Ahn differed from Field and Union Bank in that the plaintiffs had used Section 2030.310 to amend their inadequate initial interrogatory responses and introduce contradictory evidence when opposing the defendant’s motion for summary judgment. Under this section, a party may, without leave of court, serve amended answers to an interrogatory containing information “subsequently discovered, inadvertently omitted, or mistakenly stated” in the initial interrogatory. Civ. Proc. Code § 2030.310(a). At trial, the propounding party may then use the initial answer and the responding party may use the amended answer. However, the propounding party can also move to bind the respondent to their initial answer, which the court may grant if (1) the initial failure to properly answer the interrogatory substantially prejudiced the propounding party, (2) the responding party failed to show substantial justification for their initial answer, and (3) the prejudice cannot be cured by further discovery or use of the initial answer. Id. § 2030.310(c). In Ahn, because the defendants did not make such a motion or move to compel further responses, their assertion that plaintiffs were bound by their initial testimony failed. Ahn, 223 Cal.App.4th at 141 n.4.

A defendant who has moved for summary judgment and received plaintiff’s opposition and amended interrogatories in response will be pressed for time to ask the trial court to bind the plaintiff to their initial answers. As a result, the defendant likely would need to continue the summary judgment hearing to allow their Section 2030.310 motion to be heard concurrently or seek to shorten time on the discovery motion. But buyer beware: if you unsuccessfully move to bind plaintiff to their initial answers, the court can impose sanctions if it deems the motion unjustified. Civ. Proc. Code § 2030.310(d).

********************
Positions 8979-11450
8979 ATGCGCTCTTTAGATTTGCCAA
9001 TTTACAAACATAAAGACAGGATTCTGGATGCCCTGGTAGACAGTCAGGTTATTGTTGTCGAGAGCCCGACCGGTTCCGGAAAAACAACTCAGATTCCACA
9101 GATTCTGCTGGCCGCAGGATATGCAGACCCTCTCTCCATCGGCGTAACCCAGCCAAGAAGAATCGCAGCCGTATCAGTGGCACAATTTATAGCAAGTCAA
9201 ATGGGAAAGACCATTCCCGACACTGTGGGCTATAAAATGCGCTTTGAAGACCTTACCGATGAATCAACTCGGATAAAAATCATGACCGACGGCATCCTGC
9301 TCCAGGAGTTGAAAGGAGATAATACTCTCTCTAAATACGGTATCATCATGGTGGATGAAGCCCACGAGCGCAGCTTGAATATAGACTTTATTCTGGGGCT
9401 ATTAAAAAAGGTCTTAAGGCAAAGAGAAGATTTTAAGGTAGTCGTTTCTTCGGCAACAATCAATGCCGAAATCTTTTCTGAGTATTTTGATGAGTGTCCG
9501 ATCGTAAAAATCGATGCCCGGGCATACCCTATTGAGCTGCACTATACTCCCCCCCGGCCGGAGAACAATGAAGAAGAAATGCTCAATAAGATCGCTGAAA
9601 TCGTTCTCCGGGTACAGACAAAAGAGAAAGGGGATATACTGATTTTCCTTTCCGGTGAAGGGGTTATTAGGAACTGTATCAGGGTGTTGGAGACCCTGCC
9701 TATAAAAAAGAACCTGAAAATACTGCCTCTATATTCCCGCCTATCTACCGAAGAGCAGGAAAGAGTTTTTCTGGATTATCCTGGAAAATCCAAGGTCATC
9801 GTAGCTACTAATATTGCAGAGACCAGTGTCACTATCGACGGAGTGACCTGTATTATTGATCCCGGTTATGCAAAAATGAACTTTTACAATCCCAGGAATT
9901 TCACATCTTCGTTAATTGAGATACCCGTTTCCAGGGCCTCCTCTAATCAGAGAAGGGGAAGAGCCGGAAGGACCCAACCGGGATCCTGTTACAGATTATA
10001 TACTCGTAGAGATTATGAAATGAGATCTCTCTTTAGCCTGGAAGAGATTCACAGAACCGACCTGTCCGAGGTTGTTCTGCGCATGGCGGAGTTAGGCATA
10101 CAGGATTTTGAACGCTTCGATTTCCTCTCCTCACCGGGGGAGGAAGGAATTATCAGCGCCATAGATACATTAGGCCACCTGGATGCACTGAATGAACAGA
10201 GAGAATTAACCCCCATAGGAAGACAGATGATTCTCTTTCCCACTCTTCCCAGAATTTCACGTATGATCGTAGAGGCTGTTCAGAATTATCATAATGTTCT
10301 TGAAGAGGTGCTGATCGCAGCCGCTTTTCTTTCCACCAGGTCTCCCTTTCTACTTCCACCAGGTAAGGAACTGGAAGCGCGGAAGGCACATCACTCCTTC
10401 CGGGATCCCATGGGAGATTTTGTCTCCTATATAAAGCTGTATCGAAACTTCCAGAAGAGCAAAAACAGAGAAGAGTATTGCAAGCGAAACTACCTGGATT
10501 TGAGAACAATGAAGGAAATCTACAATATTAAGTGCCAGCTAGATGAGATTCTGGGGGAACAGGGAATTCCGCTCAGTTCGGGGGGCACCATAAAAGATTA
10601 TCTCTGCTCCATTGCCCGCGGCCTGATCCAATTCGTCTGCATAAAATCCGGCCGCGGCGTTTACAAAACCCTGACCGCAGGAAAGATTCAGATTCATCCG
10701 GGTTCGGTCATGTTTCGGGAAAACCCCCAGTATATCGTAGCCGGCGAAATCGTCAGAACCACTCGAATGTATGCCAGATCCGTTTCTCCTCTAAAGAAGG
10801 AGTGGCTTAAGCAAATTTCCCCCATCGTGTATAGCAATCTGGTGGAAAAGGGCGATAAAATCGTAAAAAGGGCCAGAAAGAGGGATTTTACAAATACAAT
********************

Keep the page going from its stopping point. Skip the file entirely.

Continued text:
Note, too, that Field cuts both ways. If a defendant submits evasive interrogatory responses about an affirmative defense, the plaintiff can file a motion for summary adjudication of the defense based on those interrogatory answers. Unless the defendant amends their responses, they would not be able to change them. This is the heart of the D’Amico rule: you cannot contradict your own testimony to avoid summary judgment.

The Field case reminds both plaintiffs and defendants that crafting evasive discovery responses can hurt you in the long run – you cannot belatedly add factual claims to create disputed issues of fact at the summary judgment stage. While the courts of appeal continue to debate the reach and application of the D’Amico rule, Field clearly instructs trial courts that they are “free to disregard a later declaration that hopes to supplant tactical or slothful ambiguity with tardy specificity.” Field, 2022 WL 2071074, at *3. All litigators would be well-advised to heed this warning.